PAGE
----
This is an important topic excerpted from our O’Donnell’s Drug Injury IVth Ed. book
Significant contribution to Falls
Use of medicines, such as tranquilizers, sedatives, or antidepressants. Even some over-the-counter medicines can affect balance and how steady you are on your feet.
In theory, ANY drug that causes one of the following effects can increase the risk of falling:
Sedative / hypnotics
benzodiazepines, especially long half life (Valium)
Blood pressure medicines – too much, get up too fast, dizzy and fall.
Alcohol plus any drug increasing fall risk – overall significantly greater fall risk.
Falls account for over 8 million hospital emergency room visits, representing the leading cause of visits (21.3%). Slips and falls account for over 1 million visits, or 12% of total falls. The CDC also reports that approximately 1.8 million people over the age of 65 were treated in an emergency room as a result of a fall. For people aged 65-84 years, falls are the second leading cause of injury-related death; for those aged 85 years or older, falls are the leading cause of injury-related death. Incidence of falls goes up with each decade of life.
Fractures are the most serious consequences of falls and occur in 5% of all people who fall.
Slips and falls are the leading cause of workers’ compensation claims and are the leading cause of occupational injury for people aged 55 years and older.
Half of all accidental deaths in the home are caused by a fall. Most fall injuries in the home happen at ground level, not from an elevation. Of all fractures from falls, hip fractures are the most serious and lead to the greatest health problems and number of deaths. The following statistics describe the slip-and-fall crisis affecting our nation’s elderly. Each year in the United States, one of every three persons over the age of 65 will experience a fall. Half of which are repeat fallers. According to the CDC In 2005, more than 15,000 people over the age of 65 died as a result of a fall. Up from 7,700 a decade earlier.
Not a day goes by without multiple news reports about the opiate epidemic and opiate deaths in all walks of life. Dr. James J. O’Donnell has prepared a video explaining how opiates cause toxicity, specifically suppression of breathing, which is the mechanism of death in opiate toxicity and overdose.
This scenario presents in criminal law (drug induced homicide), as well as in civil/health care malpractice. Deaths occur on the street, in the hospital, and after discharge at home.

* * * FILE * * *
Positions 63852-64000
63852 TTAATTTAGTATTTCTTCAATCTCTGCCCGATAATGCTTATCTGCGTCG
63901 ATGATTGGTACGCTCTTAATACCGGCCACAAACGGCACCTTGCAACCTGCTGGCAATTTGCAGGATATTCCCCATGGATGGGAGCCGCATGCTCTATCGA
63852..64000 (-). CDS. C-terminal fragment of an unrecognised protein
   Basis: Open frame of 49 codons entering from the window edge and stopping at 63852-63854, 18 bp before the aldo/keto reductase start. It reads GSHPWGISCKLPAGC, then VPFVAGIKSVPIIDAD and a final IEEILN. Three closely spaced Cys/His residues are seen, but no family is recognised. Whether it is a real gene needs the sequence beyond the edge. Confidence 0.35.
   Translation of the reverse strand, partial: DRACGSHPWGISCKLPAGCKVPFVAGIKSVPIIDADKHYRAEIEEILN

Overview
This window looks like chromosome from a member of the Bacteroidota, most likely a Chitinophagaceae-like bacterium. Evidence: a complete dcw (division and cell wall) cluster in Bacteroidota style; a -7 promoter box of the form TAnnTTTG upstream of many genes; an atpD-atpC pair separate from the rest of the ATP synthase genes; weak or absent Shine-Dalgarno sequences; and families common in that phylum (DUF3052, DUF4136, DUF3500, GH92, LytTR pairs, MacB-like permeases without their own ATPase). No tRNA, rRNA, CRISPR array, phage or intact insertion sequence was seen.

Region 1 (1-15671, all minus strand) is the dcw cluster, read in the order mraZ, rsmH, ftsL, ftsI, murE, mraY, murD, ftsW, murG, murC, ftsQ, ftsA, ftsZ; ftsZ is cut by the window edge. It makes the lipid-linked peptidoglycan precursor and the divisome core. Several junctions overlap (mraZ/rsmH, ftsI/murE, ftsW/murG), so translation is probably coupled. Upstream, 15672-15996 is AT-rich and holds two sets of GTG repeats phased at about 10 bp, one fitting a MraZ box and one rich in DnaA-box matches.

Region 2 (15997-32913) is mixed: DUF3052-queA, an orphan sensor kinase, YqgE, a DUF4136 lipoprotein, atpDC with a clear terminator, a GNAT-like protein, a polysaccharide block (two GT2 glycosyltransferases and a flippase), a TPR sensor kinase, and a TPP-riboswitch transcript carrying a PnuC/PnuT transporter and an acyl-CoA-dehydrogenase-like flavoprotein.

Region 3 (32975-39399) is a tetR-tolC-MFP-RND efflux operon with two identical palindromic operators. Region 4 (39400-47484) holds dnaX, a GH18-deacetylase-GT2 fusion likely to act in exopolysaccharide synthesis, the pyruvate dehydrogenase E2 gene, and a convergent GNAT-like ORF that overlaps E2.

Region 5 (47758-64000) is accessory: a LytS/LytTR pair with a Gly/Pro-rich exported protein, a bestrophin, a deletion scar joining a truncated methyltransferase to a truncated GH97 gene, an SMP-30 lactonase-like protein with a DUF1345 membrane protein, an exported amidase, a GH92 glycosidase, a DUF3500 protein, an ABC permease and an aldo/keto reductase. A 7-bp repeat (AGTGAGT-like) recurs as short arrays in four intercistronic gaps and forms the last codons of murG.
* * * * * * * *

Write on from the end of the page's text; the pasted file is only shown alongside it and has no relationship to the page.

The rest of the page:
Allergic reactions can occur with any drug. Patients need to be constantly asked about allergic reactions, and notes/warnings/flags about allergies must be posted on all medical, health, pharmacy, and dental records. Some drugs cause allergies more than others, and patients with multiple allergies are at risk for more allergies and more severe reactions. Allergic reactions can be minor, a rash, itching, or severe/deadly, an anaphylaxis – unable to breath, loss of pulse, or severe swelling/ rash on the skin.
The minor reactions, with no prior reaction hisory, are unavoidable. They are important, and must be noted, because the second or subsequent exposures can result in a severe or deadly reaction. As a result of this, severe reactions are, in most cases, avoidable.
The video, presented by James T. O’Donnell Pharm D, discusses allergic reactions, risks, avoidance, and provides guidances for risk reduction of this very common and frequently deadly adverse drug reaction.
A recent front page story in the Chicago Tribune reporting more than 50% of pharmacists tested failed to detect and warn about dangerous drug interactions made national news, and calls by the Illinois Governor for increased enforcement of the Illinois Pharmacy Practice Act.
The video below on pharmacists errors is presented by James Thomas O’Donnell, a pharmacist who has served as a pharmacy college professor, the Founding Editor of the Journal of Pharmacy Practice, and a frequent consultant and expert witness in pharmacist error cases.
The type, frequencies and severity of errors are reviewed, and recommendations made to help individual patients avoid injury by pharmacist errors.
Ambien is a benzodiazepine-like drug (ie, Xanax) which is used as a sleeping pill. It induces a rapid descent into sleep. One of its classic side effects is anterograde amnesia. After taking the pill, the person may be awake and functional for some time before falling asleep, but they may have no recollection of that time afterwards. More importantly, after falling asleep, people get up, sleep walk, sleep cook, sleep drive, and even sleep-sex. People may Continue reading →
One of the key roles of the pharmacologist as an expert witness is to predict the concentration of drugs and alcohol at the time of an arrest or accident based on a concentration measured later. The concentration may have important consequences Continue reading →